Almost exactly a year ago I posted “Submarine garrets for starving writers” (4 November 2010), which foresaw the entire city of Bangkok serving as a recreational dive site. And that piece itself contained a link to an article (“One Born Every Minute“) I wrote 25 years ago wherein I interviewed a visiting extraterrestrial who foresaw the submersion of Bangkok within another three decades. The TAT (Tourism Authority of Thailand), I suggested, would hail his proposals for turning this to advantage.
I’ve also anticipated a submerged Bangkok in Syn, my most recent novel (awating publication), which is set about 50 years in the future. (I should say that the excerpt below isn’t representative of the book’s overall pace or point of view, which includes much more action from several other POVs. Once in a while, though, we get an installment of Leary’s ruminative Chronicle.)
From Syn, a novel (complete, awaiting publication).
full of it
(a chronicle of Leary’s second half-century and beyond)
Leary here. It’s Monday again. Seems like it’s Monday half the time, these days. And on Mondays I’ve got nothing to do except scribble these notes, for whatever that’s worth, and putter around my apartment, never mind my apartment can look after itself without any help from me.
I get lonely sometimes. I get lonely a lot, truth be told. For one thing, it looks like I’m the last person in this cell. For all I know, I could be the last one in ESSEA. Which is kind of scary. Maybe I’m being saved for something, though it’s hard to say what that might be. I’m an anomaly. That’s a ﬁne word, and it means out of place. Like the Baiyoke Tower, which is all you can see of Bangkok these days. In fact that’s pretty much all that’s left of the entire Eastern Seaboard, Southeast Asia. ESSEA.
Guess what I’m doing for excitement right now, aside from chewing on a tasteless substitute for beef jerky. I’m looking out my window. Me and Rexy. My robopet. I neutralized the holoport — goodbye Waikiki — and telescoped the view so I can see all the way to the Baiyoke II Tower. Ninety-four stories and up to its butt in seawater. The Baiyoke I is drowned, right up over its ears. I recall when the Baiyoke I was the tallest building in Bangkok. That was way back in the twentieth century when Bangkok was booming, and the local movers and shakers had a bad case of Singapore pecker envy. Not just in Bangkok. Right across Southeast Asia, everybody wanted the tallest skyscraper. Right across the world, come to that. But now there’s nothing standing where New York used to be except the Millennium Mall, what’s left of it. Old Singapore and the mall down there would be nothing but a bunch of highrises poking out of the sea by now, if there’s anything left at all. Of course the government there might have passed a law against the PlagueBot. Maybe busted it for chewing gum or peeing in the elevators. I doubt it, though. Haven’t heard from anybody down there in quite some time. Haven’t heard much from anybody anywhere, lately. Whatever. With no children getting born, it’s natural enough to see us dying off.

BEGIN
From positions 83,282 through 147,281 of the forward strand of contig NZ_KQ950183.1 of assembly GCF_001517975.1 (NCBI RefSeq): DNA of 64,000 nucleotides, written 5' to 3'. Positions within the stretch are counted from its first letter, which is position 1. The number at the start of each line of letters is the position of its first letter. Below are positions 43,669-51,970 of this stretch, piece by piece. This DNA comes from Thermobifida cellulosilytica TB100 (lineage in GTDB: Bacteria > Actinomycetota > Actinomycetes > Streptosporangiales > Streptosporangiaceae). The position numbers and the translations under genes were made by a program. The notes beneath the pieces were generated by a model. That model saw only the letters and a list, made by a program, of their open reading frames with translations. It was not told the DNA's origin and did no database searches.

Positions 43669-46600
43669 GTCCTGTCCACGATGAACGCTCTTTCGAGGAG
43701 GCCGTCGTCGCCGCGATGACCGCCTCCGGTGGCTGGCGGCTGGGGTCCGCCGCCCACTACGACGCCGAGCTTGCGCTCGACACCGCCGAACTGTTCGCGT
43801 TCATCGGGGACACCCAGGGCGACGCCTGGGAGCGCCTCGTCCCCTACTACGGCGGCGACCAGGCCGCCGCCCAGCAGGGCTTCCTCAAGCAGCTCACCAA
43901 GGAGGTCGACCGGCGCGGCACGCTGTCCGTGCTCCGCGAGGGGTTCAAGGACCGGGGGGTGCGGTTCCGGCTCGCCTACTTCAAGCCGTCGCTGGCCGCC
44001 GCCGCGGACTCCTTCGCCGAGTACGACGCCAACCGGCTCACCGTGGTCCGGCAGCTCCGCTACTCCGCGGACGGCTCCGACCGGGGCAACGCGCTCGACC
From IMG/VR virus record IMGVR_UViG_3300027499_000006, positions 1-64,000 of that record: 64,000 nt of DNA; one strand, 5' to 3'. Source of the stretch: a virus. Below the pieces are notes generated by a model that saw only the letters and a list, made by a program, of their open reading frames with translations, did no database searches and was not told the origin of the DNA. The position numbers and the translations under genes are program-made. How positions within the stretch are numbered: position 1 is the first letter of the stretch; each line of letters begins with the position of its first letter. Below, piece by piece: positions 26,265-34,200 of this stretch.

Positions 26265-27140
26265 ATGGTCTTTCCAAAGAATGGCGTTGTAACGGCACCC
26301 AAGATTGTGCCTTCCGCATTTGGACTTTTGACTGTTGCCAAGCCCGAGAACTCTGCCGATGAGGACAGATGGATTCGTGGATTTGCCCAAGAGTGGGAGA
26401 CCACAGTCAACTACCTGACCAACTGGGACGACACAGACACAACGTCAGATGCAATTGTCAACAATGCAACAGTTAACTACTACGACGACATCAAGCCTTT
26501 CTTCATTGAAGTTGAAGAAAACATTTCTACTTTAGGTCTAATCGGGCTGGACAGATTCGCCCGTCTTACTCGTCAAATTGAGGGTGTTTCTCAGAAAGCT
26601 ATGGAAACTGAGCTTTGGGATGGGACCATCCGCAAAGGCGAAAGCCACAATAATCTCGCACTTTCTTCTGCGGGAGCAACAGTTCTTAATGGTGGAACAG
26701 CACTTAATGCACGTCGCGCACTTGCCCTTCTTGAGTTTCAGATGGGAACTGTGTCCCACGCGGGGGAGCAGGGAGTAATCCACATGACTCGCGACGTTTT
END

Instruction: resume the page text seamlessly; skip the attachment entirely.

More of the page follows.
Just look over there, on the other side of the Baiyoke. Three cumulo-nimbus cloud towers stand side by side like giant mushrooms. Black and gray and smeared with red, which tells you the sky in the west, back on the other side of the mall, must be like ﬁre. We’ve got these external monitors and, what with the mall perched up here on hundred-and-ﬁfty-meter stilts the way it is, they let me see all the way east to Bangkok, to where Bangkok used to be, so why can’t they give me a look at what’s happening on the other side? I’m no meteorologist, but it’s strange. You’ve got hot, humid air condensing out there over the sea instead of over the mainland, the way it should do. The way it would have done in the old days. Who knows what’s really out there, though; it looks like sea, but who can tell?
Here I sit, dictating these notes to my wallscreen. Nothing better to do.
Be that as it may, writers are extinct. In fact, there aren’t many jobs of any description out there. MOM and her Dolls look after everything anyone needs. Pretty well everybody’s a welfare bum these days, but no one even remembers what a welfare bum is, so we can just go ahead and enjoy it. Though I tend to feel kind of useless. So would most people, if they stopped to think about it. But they don’t. They don’t dare to.
The Kid, now, there’s one man still doing a man’s job. I wonder if he knows how lucky that makes him.
Seascape by Hiroshi Sugimoto.
Flooded temple from wtaq.com.